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Profiles Faculty
By Jeff Mortimer

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Marvin Peterson
arvin Peterson has fashioned a career of rare distinction.
At a chance meeting with University of Michigan Professor Robert Kahn, who was on sabbatical at MIT, he learned that he could study both higher education and organizational behavior in the Center for the Study of Higher and Postsecondary Education’s relatively new doctoral program. That was in 1966. Michigan has now been his intellectual home for 0 years, half of them as Director of the Center where he earned his doctorate, but the last thing he could be called is “set in his ways.” “Outspoken” is closer to the mark. Although he was one of the first to earn a higher education PhD and a leader in developing the field itself, he now decries hiring only faculty with such degrees. “If you take a look at executive officers these days, you find almost none of them read the higher education literature. A lot of the problems that institutions and leaders have to deal with are broader and more complex than the research can really address in a timely manner.”

For someone whose work in higher education has been largely focused on organization, administration and planning, Peterson’s own career has been, as he himself puts it, serendipitous. The strapping farm boy from rural Illinois majored in engineering and math at Trinity College in Hartford, Conn., because they were subjects he did well in and enjoyed. After completing his bachelor’s degree, he then enrolled in Harvard Business School. Ironically, his experience there eliminated a business career from contention. While fascinated by planning, management, personnel administration and the like, “I never found an area of business in which I wanted to make my life work,” he says. Perhaps because, as he puts it, “they did not want to have an unemployed graduate,” the school offered him a position as Assistant to the Dean. Within a year, he was an Assistant Dean, deeply involved in activities that had barely been named: institutional research, advancement, strategic planning.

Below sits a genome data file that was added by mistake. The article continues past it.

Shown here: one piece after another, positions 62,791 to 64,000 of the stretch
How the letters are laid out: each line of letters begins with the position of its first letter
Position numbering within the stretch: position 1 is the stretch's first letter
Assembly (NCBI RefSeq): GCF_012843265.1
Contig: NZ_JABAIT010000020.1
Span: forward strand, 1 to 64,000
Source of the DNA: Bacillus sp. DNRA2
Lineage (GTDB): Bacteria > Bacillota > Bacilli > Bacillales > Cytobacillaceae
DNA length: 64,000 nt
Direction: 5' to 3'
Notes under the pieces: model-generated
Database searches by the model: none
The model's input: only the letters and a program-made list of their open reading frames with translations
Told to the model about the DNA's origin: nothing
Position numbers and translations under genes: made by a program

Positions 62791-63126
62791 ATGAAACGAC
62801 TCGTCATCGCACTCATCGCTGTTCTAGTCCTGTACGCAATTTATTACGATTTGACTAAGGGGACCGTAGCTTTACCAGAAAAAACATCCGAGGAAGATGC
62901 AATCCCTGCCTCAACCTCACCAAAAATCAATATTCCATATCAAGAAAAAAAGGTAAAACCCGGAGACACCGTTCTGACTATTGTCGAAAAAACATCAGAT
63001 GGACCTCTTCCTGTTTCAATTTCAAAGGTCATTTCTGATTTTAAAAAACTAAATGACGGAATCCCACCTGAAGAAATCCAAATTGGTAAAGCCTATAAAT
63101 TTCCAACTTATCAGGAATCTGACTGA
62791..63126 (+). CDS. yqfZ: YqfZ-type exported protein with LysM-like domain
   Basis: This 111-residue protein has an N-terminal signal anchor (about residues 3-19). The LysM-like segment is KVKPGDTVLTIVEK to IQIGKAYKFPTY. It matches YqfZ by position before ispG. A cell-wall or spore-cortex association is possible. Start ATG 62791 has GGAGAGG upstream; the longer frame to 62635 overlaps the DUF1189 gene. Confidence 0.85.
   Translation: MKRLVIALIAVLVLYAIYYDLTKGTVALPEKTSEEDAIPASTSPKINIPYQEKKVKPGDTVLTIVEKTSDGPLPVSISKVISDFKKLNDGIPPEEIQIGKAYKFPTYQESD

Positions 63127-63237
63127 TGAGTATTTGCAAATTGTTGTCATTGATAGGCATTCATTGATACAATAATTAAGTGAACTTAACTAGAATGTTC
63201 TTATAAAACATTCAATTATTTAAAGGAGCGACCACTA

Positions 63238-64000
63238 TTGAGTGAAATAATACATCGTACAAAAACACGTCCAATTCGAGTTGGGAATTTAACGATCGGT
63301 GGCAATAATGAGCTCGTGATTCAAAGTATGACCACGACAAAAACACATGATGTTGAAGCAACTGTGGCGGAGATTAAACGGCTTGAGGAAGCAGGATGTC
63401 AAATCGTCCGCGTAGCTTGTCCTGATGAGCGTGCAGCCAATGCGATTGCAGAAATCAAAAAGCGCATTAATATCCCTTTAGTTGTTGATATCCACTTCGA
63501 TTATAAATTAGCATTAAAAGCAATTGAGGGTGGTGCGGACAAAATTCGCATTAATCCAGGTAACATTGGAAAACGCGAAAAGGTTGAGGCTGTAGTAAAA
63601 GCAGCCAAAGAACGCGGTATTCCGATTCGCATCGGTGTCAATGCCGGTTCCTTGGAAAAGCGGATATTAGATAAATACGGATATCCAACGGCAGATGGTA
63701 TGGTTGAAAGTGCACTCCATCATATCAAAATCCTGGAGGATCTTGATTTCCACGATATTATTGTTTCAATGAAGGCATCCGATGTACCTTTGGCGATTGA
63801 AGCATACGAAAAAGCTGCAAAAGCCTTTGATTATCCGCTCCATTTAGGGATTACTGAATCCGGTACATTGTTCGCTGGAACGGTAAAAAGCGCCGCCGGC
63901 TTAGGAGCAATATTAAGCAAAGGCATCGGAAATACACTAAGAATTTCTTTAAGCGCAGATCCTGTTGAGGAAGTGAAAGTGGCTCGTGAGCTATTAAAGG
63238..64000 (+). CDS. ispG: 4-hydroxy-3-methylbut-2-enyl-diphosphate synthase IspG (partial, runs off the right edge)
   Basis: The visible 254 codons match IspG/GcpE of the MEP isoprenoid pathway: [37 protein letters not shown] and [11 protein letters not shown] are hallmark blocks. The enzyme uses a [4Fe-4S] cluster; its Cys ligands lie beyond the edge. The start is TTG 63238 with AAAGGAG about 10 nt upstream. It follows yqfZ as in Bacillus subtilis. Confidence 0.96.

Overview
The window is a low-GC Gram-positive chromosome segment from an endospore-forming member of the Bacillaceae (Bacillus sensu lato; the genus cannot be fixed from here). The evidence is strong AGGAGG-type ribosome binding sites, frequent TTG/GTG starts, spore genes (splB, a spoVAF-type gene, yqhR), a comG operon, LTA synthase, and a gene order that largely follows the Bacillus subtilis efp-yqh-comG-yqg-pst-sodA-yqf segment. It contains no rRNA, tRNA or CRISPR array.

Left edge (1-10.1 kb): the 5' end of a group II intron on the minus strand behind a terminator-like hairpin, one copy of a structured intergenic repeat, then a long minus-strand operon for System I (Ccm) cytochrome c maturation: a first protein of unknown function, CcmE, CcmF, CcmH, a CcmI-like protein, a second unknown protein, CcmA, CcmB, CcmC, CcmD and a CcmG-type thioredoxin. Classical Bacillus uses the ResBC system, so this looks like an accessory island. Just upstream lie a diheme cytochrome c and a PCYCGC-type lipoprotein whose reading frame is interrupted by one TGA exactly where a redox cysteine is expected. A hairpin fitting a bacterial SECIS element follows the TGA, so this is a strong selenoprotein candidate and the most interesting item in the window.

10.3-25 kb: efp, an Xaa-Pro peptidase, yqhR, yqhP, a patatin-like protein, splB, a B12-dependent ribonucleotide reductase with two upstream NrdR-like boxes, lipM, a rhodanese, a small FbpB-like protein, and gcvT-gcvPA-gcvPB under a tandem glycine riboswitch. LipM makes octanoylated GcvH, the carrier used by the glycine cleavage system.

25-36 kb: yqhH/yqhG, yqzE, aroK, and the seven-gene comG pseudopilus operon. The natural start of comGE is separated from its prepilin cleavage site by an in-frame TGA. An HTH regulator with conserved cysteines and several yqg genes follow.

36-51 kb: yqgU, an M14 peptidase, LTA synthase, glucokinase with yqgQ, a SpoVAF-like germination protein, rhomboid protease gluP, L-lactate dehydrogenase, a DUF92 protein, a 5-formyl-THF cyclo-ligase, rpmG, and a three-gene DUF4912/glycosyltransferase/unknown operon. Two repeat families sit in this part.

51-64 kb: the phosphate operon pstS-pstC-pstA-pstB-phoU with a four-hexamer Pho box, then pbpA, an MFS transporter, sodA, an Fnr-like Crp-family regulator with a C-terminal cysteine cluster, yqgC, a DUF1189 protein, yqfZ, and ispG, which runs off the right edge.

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Marvin Peterson and Patricia King with MA alumnus37:1 fall 2006 innovator Masamichi Inoue

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Profiles Faculty

Although recognizing that new areas of concentration and research have evolved as the field has matured, he now expresses concern over what he sees as its fragmentation. “There is a difference,” he says, “between differentiation which adds to our understanding yet is still part of our comprehensive study of the field, and fragmentation which makes these new areas specializations that are only loosely connected to that comprehensive understanding.” The scope of his own interests continues to broaden. He urges more consideration of how higher education’s responses to such external forces as globalization, information and communications technology, and diversity are moving it toward a postsecondary knowledge industry. “Institutions need to be willing to consider redesigning themselves by redefining the industry in which they operate and the role they want to play,” he says. “We are now 25 years into a postsecondary era that expanded the definition of institutions which delivered and learners who sought education beyond high school. Clearly, traditional institutions still serve the bulk of students attending directly from secondary school, but there is a huge world of postsecondary education to which our programs, our research and our professional association give little attention.” He has been a visiting faculty member or consultant to the government in Brazil, Qatar, China, Hungary, Portugal, Russia, Uruguay, Austria, Germany, the Netherlands and Kyrgyzstan, enriching his work on the relationships between governments and institutions. “When our interest broadened from traditional higher education to post-secondary, it was all within the North American context,” he says. “Now there’s a great deal of interest in what’s happening in higher education outside the U.S., kind of an internationalizing.” His eyes have always been on the big pic-